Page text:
Seth Silver and Timothy M. Franz Release “Meaningful Partnership at Work”
To say Seth R. Silver and Timothy M. Franz know of what they speak would be a massive overstatement of the obvious. What impossibly couldn’t be evident on both men’s resumes is more than reflected in the conciseness and confidence of their writing. Their new book is titled Meaningful Partnership at Work: How the Workplace Covenant Ensures Mutual Accountability and Success between Leaders and Teams.
TEAM BULDING PROCESS: https://teambuildingprocess.com/
As its title would suggest, the book essentially serves as an elaborate how-to guide with navigating the modern corporate landscape, and most importantly – how to manage said relationships within that landscape. But Silver and Franz have too much style to simply stop there. The book is laid out with the effective juxtaposition of being both a leadership advice nonfiction tome, and as something with personalized, narrative-styled examples and analogies. It’s through this that Silver and Franz arguably hit the bullseye on what they set out to do, providing readers and burgeoning professionals something that can get the message across in a manner not just intellectually stimulating, but emotionally affecting as well. Indeed the old garbage in garbage out mentality, and overall cutthroat cliches of the workplace, are seeing a numbering to their days.
SILVER CONSULTING: https://silverconsultinginc.com/
With social movements a la the pay disparity protests, the #TimesUp and MeToo movements, and the Inclusion Rider initiative, a new lens is being applied to management styles and leadership roles within status and class-based organizational models. The breakdowns Silver and Franz provide almost read akin to a position paper, calling to mind the findings and extensive researching methods of Dr. Stacy Smith and the Annenberg Inclusion Initiative. The ultimate message extends to something beyond the corporate enterprise, to something arguably holistic and human rather than a statistically-backed conclusion. But getting there efficiently, especially within the machiavellian worlds of business, requires said statistics – Silver and Franz not disappointing on that front either.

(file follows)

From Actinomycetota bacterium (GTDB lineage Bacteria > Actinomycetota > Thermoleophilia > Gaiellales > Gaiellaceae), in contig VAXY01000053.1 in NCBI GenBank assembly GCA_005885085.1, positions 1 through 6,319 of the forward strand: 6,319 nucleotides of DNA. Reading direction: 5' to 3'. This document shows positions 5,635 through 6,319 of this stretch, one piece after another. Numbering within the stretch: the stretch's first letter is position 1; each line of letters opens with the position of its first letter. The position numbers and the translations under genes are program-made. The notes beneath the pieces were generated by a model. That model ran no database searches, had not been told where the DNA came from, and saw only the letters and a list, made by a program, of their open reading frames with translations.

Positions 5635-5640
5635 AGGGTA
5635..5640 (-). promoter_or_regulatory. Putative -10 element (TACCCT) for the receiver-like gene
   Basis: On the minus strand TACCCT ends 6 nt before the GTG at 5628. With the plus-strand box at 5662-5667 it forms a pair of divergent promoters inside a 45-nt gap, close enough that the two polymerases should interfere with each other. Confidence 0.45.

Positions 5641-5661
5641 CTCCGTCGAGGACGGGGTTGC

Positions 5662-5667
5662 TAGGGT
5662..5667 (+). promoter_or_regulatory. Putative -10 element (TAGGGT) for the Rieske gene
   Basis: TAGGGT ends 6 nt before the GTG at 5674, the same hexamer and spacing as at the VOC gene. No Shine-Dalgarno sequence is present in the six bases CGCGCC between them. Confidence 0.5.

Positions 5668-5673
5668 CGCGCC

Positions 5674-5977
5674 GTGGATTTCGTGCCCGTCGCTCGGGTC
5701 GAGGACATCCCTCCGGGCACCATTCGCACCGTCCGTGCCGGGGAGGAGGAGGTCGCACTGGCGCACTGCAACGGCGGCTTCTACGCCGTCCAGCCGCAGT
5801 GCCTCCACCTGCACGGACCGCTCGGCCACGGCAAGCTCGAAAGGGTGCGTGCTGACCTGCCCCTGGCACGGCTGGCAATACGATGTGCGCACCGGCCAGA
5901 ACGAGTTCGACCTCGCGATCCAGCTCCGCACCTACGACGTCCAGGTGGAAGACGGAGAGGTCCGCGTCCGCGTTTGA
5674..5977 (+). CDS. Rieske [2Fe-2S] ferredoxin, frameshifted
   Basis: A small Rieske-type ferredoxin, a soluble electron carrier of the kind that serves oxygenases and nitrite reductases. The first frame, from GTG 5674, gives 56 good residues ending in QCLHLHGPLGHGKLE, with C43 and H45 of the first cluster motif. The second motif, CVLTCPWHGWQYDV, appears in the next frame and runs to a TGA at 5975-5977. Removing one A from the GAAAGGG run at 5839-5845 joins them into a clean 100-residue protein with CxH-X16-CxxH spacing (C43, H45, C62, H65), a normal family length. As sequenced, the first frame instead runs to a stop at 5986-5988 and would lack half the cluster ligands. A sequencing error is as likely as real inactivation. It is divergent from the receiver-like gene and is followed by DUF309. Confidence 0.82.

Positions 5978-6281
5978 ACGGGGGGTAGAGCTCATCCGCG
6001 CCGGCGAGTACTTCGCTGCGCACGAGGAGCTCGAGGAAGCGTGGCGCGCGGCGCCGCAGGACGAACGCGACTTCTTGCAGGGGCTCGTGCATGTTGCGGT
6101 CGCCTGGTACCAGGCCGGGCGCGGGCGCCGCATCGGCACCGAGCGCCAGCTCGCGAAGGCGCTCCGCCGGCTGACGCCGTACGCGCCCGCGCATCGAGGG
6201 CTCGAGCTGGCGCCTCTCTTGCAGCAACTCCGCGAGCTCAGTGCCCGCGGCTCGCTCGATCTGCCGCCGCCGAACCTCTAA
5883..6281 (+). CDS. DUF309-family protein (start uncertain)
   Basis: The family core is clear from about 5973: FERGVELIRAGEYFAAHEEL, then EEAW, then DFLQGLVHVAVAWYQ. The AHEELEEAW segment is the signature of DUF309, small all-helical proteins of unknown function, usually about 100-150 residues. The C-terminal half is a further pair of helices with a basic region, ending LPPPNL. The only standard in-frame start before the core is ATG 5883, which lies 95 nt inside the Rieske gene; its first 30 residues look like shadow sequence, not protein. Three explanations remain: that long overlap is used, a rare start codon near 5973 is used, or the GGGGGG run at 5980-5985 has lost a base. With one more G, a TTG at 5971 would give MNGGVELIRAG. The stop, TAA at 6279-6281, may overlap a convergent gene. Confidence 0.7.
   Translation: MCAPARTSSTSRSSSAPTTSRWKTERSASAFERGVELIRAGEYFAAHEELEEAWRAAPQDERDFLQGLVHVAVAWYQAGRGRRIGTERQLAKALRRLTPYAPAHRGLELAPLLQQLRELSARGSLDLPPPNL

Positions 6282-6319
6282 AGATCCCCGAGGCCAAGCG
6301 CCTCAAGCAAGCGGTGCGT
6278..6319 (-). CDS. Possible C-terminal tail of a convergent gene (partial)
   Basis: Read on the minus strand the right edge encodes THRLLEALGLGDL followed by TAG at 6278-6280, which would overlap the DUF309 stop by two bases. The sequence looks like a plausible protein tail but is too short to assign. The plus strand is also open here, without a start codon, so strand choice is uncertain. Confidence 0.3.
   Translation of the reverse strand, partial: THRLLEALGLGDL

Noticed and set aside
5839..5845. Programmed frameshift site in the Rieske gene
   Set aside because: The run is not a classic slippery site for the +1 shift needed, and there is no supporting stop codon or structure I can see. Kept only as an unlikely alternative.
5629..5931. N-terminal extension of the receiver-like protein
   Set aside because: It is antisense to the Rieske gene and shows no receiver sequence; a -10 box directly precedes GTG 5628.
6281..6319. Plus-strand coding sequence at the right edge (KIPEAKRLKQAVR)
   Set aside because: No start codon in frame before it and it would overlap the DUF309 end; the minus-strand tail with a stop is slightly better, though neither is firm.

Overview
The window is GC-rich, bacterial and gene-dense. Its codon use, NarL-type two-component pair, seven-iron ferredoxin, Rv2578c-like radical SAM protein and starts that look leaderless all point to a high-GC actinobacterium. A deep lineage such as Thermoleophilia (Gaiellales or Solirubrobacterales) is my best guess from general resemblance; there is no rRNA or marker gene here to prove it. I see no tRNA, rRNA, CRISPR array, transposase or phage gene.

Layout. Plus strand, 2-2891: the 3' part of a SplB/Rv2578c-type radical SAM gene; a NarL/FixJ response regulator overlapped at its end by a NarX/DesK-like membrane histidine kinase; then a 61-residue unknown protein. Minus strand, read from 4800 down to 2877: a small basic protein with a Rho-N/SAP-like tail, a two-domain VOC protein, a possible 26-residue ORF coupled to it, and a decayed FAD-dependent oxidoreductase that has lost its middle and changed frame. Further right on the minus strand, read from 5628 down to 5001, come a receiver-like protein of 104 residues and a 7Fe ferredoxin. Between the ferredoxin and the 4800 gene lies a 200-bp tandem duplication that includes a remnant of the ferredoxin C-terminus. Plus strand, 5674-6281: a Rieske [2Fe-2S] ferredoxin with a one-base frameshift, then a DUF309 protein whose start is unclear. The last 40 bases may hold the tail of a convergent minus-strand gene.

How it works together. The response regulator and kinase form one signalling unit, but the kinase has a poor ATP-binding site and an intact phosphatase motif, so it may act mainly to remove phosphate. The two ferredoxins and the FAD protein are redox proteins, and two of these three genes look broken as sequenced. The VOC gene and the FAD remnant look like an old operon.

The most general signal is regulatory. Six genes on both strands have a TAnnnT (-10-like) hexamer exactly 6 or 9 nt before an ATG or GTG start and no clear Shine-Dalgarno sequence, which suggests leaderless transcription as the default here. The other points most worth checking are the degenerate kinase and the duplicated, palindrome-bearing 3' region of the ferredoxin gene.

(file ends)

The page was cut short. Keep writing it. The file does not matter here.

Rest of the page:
“Our goals for this book are simple. First, we have seen too many frustrated managers and dissatisfied teams over our more than two decades of working with various organizations. Given that most of us will spend somewhere between 80,000-100,000 hours of our lives at work, or almost half of the time we are awake between our early 20s and our mid-60s, we believe that all workplaces should be characterized by ‘dignity, meaning and community’ (a compelling trio of words espoused by famous workplace author Marvin Weisbord),” write Silver and Franz in one of the book’s key, introductory passages. “Further, we believe that all employees, at any level, with any title, in any type of organization, should feel supported in their role and have real opportunities to grow, contribute, and be appreciated.
One way to achieve this is to have mutually respectful and accountable relationships between managers and their teams. Based on our experience with the Workplace Covenant, we know this practical and efficient process can transform the quality of that crucial partnership, and as a result, provide numerous tangible benefits to managers, teams and their organizations.”
By telling it like it is, combined with detailed and high-profile literary styling choices, the authors make the potentially dense and expansive comprehensible for the reader, but never at the expense of straying from mandated, intellectual caliber. It’s a nice balance, and one that should be commended.